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It’s not hard to think of big businesses that have run into problems trying to grow in an economy that’s expanding in low single digits and where organic growth is very hard to generate. Mergers and acquisitions are increasingly becoming the best way to deliver the rapid growth that owners want and investors demand. Unfortunately merging and acquiring is a minefield – no matter how big or small the numbers involved might be.

The list of businesses that have overreached by borrowing money to buy a rival is long. Think of Hewlett Packard’s $5 billion write-off following its $11 billion acquisition of the software group Autonomy. Or Quaker’s disastrous takeover of Snapple, a deal which ended up costing Quaker $2 million for every day it owned the soft-drink group. Then there was the telecommunications giant Sprint, which ended up writing off a staggering $29.5 billion after buying Nextel. Its due diligence and haste to make the deal happen resulted in one of the biggest write-downs in corporate history.

The list goes on and on. It’s not just a matter of writing down the cost of a failed acquisition, which, in itself, is serious enough for business owners and managers to contemplate. Acquisitions that go wrong almost always end up in disagreement, resentment, and court dates, all of which consume time, money, and goodwill.

Big Business Problems, Small Business Disasters

The examples above might seem like the kind of mistakes only big businesses make, but the truth is that businesses big and small make the same mistakes. The main difference being that big businesses are better equipped to handle the fallout. For small businesses, a failed merger or acquisition can and often does prove fatal.

Even if the interest on borrowing money is at historically low rates, businesses need to take great care in performing due diligence, making sure that they’re spending money on something that will add value and not result in cash flow problems. It may seem like obvious advice, but with so many deals going wrong it is advice that many businesses fail to heed. Even the smallest oversight can result in serious problems down the road.

Take the example of one local client’s business that was in a relatively low-risk industrial sector, but one that is dependent on predictable weather. She wanted to grow her business and improve uneven cash flow by acquiring similar businesses in different regions. What appeared to be a simple, straightforward acquisition strategy was actually riddled with pitfalls and could have resulted in disaster.

The Louisville market, while attractive, is highly susceptible to rapid weather changes, as anyone who has been outside over the last couple of week will have noticed. By buying a couple of small, complementary businesses in other states, the business owner believed she could reduce cash flow volatility. As she found out, uneven due diligence can cause even bigger problems than uneven cash flow.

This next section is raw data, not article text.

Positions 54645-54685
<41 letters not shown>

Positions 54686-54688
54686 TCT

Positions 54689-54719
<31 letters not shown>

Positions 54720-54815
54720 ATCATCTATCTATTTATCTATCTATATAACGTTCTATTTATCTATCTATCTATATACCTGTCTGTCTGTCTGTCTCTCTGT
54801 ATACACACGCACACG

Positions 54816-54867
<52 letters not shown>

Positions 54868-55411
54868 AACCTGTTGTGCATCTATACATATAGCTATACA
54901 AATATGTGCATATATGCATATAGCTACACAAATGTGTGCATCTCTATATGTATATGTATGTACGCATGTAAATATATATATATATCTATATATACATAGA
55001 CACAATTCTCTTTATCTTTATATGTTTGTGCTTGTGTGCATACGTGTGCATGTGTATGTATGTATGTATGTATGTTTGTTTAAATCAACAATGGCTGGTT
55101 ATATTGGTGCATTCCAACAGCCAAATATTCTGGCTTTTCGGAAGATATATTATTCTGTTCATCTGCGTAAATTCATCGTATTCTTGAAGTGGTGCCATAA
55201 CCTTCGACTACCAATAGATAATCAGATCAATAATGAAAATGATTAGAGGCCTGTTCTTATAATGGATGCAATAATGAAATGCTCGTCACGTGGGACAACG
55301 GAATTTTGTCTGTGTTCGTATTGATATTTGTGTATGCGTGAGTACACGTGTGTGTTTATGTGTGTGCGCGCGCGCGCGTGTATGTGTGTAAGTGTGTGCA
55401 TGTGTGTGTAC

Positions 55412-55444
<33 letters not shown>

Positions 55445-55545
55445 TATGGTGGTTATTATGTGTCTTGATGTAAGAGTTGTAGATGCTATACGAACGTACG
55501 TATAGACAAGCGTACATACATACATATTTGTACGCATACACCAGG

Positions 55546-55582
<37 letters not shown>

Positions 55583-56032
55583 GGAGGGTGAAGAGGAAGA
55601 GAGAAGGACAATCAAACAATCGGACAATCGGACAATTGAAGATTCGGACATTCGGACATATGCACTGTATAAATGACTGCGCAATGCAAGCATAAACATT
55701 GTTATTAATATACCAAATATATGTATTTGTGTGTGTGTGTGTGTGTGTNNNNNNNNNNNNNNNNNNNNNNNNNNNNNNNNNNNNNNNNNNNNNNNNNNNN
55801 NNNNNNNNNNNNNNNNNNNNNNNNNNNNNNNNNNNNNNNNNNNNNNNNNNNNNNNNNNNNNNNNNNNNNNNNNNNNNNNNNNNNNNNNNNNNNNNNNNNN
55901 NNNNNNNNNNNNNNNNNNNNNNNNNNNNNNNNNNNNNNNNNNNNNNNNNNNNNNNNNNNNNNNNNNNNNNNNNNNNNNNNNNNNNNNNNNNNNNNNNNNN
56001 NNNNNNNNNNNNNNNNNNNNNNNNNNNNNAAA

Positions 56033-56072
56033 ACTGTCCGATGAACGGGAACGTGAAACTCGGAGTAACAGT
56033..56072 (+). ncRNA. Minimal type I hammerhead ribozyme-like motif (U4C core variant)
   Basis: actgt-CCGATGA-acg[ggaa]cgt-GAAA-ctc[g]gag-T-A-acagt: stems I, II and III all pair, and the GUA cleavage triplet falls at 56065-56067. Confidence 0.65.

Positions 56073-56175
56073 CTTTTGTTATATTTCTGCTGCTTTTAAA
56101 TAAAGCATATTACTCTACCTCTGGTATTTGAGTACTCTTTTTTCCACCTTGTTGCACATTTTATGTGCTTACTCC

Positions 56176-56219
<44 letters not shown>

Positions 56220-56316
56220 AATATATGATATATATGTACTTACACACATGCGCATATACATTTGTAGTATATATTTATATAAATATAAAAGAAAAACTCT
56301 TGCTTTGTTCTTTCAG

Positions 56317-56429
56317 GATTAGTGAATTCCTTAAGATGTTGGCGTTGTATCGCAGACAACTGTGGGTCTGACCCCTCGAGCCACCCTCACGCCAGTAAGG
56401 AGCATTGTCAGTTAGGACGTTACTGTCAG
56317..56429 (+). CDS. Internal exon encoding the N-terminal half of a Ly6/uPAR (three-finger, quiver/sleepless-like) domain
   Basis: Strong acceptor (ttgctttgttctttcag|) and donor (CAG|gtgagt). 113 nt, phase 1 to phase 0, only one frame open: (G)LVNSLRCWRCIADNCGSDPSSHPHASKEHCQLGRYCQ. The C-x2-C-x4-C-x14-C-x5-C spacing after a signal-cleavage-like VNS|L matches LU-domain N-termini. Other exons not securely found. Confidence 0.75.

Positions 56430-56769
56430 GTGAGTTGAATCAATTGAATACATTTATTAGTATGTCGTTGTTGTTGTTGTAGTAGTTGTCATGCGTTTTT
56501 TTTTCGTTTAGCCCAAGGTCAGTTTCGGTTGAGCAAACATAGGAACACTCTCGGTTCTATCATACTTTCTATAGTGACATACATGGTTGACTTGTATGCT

mergers-acquisitionsTwo small acquisitions followed, along with a whole raft of headaches.

First, one of the businesses she bought had booked a lot of sales through gift certificates. Once it was announced that the business had been sold, the owners of those gift certificates rushed to use them in the expectation that the new management might not honor them. Those certificates were booked as sales by the previous owner, but the cost of those sales landed with the new owner en masse, which was a nasty shock and further damaged her cash flow.

Second, it turned out that the locations of the other businesses were equally susceptible to changes in weather, only at different times of the year. Rather than making acquisitions that decreased overall business volatility, the new owner ended up with one good thing, a larger business, but more debt and cash flow that was equally volatile.

Small Business Owners Need the Right Partner

Having taken on a considerable amount of debt in order to fund her purchases, the owner ended up in a serious crisis post acquisitions. Unable and reluctant to borrow more money, and faced with a higher than expected cost and uncertain cash flow, the company experienced some very serious growing pains.

After she established a relationship with American Founders Bank, we were able to help this business owner restructure her debt, ultimately improving her business situation. Having been through a restructuring process ourselves, we were able to offer advice and solutions based on real-life experience.

The lesson learned, however, is that due diligence and a knack for foresight are extremely desirable when it comes to acquiring new businesses. We would encourage any small business considering a merger or acquisition to first find the right business ally to help map any hidden pitfalls or potential setbacks.

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Nobody can do it all on their own, and nobody should think that just because their business might be small that big business problems do not apply to it. They do, and waiting until problems arise is leaving things to chance. That is no way to run a business.

With that in mind and based on its own unique experience, American Founders Bank is set to launch AFB Business University, a series of seminars and coaching sessions aimed at business owners and CEOs.